As such Nasreen “does not draw a line” and believes nobody should either, otherwise there is no meaning of freedom of expression.

Though exiled, nothing has stopped her from expressing her views freely.

“I have been trying to go back to my country but I am not allowed to enter. It is sad but I don’t give up. I continue writing. Even though I am a European citizen, I chose to live in India. After 10 years of living in the West, I moved to
India that once banned me,” she admits.

As she writes in one of the Indian languages, she decided to live in India. Also “it is very challenging for me to live in India. I am a green carder holder of America and a European citizen. I could have lived there peacefully. But I want to change society and challenge a lot of things. I want to challenge the patriarchal system. It is best for me to live in a country where I know the language and also I can contribute to society”.

Her writings

Nasreen mostly writes about women alongside anti-women rituals, traditions and cultures. She also writes about secularism, secular society and human rights, against religious suppression and religious fanaticism.

First part of Taslima Nasreen’s autobiography Amar Meyebela

“Women are oppressed. They don’t have equal rights, they are not treated as humans; they don’t have freedom. I have seen that in my society; I was harassed because I was a girl,” she says of why she writes about women. And also “because I have seen how women suffer because of religious law and system. Religion is patriarchal. Women are not considered equal humans under the religious system”.

Nasreen firmly believes that women should have the rightsto continue their education and get financial independence, very important for women’s right.

Unlike many girls in her society, Nasreen grew up in “secular environment” where her father encouraged her for education. And she is thankful to her father who made her to study medicine which she loved. “I am really grateful to my father as science helped me a lot because I am free of superstitions and all kinds of religious beliefs — science made me a rational person,” she explains describing herself as “never a religious but curious child”.

For woman to be equal, it should start at home. “Women will never get equal rights outside home if they don’t have it at home. They have to get equal rights everywhere and be respected as equal beings, rather than be respected as a weaker being like ‘let her go first’ or ‘give her seat’,” she opines.

She has written voraciously against the system and for change, but she does not call herself an activist. When she became a renowned feminist writer in Bangladesh, many women’s organisations asked her to join them, but she didn’t.

“I don’t care about the government and big people. I don’t care what happens to me. If someone is in an organisation, they become limited. They have to please the government, they cannot also be so angry against fanatics,” she points out. “If I write alone, I don’t have to care about anything. If I am involved, then those leaders will always ask me not to write this and not to write that. So, I want to be free when I write. I believe in free thought. And I work alone.”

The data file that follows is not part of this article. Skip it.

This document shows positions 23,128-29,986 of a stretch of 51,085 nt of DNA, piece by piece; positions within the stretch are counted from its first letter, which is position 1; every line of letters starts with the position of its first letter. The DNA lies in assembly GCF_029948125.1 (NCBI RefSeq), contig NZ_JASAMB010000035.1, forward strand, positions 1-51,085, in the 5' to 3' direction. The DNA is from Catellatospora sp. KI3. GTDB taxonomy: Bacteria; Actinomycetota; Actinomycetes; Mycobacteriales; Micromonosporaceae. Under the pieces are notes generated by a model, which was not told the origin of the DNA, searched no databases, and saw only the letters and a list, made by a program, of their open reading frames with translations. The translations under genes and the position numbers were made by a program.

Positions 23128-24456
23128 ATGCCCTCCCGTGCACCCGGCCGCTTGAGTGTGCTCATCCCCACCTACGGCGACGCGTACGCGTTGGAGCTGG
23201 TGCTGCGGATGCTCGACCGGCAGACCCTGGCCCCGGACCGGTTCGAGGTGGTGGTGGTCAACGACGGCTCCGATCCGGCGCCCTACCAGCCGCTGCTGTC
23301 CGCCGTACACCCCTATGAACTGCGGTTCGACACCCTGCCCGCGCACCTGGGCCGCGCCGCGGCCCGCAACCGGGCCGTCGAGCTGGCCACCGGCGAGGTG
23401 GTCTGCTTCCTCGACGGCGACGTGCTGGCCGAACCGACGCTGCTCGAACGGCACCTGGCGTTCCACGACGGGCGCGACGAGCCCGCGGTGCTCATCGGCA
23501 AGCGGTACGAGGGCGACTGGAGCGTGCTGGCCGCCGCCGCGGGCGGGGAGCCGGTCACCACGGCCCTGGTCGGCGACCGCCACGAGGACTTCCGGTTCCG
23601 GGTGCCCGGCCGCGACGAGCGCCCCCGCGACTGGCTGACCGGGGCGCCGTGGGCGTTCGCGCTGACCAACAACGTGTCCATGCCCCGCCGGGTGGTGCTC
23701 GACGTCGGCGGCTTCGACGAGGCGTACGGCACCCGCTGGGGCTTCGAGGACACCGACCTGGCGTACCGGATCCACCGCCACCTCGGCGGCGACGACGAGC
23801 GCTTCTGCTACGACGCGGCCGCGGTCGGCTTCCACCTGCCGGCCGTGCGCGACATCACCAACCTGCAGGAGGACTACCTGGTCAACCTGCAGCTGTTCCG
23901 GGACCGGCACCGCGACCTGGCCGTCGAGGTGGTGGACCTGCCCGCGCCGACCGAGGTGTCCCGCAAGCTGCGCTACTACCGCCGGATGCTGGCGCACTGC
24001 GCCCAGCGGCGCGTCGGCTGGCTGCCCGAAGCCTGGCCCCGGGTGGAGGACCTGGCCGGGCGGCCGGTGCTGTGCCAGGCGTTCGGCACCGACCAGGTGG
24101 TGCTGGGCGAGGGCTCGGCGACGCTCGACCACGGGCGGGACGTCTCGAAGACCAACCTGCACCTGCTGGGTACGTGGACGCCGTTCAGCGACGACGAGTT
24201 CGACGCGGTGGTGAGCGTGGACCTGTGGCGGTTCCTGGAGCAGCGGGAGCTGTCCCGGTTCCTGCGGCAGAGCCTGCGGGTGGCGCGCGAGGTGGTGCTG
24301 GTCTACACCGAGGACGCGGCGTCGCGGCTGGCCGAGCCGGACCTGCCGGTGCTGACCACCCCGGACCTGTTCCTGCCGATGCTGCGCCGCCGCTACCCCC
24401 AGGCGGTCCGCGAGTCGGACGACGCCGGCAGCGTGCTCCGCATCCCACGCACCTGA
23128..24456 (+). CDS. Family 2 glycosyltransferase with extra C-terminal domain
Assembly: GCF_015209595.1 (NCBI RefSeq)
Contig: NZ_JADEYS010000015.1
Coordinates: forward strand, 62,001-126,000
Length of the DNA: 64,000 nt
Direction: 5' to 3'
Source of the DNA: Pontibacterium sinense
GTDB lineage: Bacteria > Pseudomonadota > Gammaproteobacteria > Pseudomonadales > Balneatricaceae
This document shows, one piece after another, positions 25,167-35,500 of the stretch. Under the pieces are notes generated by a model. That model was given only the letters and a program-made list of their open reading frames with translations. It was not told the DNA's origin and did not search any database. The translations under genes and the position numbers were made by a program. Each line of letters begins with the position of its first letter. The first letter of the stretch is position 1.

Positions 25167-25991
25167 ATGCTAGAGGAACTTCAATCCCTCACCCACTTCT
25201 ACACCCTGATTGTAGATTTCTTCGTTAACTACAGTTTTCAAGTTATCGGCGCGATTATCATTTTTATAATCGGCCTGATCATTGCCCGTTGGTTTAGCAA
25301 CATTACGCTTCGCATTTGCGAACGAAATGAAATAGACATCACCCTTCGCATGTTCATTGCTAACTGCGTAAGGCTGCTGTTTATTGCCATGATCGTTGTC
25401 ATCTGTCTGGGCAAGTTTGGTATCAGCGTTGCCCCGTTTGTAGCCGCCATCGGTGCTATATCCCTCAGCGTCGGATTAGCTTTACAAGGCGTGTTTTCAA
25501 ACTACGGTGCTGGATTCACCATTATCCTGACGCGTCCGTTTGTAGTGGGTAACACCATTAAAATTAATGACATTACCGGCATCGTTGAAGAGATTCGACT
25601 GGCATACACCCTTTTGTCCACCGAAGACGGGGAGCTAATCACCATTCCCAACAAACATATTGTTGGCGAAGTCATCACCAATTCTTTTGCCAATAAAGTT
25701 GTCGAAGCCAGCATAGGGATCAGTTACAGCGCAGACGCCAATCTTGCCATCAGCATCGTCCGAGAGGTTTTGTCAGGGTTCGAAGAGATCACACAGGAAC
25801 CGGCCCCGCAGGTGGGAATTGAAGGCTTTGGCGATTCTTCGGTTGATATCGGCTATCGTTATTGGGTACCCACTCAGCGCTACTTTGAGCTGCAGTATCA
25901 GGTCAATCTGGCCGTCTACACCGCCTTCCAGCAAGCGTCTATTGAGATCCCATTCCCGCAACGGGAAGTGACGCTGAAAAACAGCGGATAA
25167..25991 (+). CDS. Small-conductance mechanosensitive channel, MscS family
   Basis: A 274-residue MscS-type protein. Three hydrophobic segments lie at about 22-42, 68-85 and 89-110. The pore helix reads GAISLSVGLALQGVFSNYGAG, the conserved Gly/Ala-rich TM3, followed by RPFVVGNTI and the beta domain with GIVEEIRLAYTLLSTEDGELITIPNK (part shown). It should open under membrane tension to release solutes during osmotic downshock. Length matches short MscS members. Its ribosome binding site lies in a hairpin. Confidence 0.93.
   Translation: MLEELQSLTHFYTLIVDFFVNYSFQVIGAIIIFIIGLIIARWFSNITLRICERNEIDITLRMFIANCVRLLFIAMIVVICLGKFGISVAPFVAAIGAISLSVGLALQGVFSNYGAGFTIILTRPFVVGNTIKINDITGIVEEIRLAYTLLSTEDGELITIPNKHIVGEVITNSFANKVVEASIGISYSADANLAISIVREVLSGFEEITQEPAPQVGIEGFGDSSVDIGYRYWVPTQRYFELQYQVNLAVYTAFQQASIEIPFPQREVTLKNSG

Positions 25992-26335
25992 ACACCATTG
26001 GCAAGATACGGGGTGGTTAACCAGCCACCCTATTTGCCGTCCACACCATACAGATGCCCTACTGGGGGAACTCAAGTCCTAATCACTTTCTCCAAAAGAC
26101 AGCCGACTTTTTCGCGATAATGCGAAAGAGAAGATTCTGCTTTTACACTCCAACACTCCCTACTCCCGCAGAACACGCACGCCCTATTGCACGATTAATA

Her strength

“Writing is life for me. I cannot imagine living life without writing. It gives me so much strength,” she shares. And she believes her work is a prescription for society.

Many women go to her or buy her books — “that made me realise women are reading my books”.

“I get feedback from women. They say that they were forced to stop their education, and now are continuing with their studies; they were housewives, they have struggled and now have a job; they were abused by their husbands, now they are divorced — all these they say they did because they got strength after reading my book. This gives me idea that people are changing,” she says.

Her famous books include novel Lajja (1993) and biographies Amar Meyebela (My Girlhood) and Ka (Speak Up).

When she was in Nepal, many girls and women went to her to “take photographs. Before they used to come for autographs, now come they come for photographs. Time has changed”.

Nasreen, who is working on a new novel, expresses, “I didn’t know I was so popular in Nepal. So I love that. So many girls and women, and also men, said that they read my books even though I don’t know who published my books in Nepali,” she says adding, “They never got my permission for translation and they never gave me the royalty. But it is okay if the translation is good. I don’t know from where they translated, from Bengali or Hindi. But if the translation is good, I have no problems if they don’t pay me royalty. At least the readers can read what I wrote.”

By Jessica Rai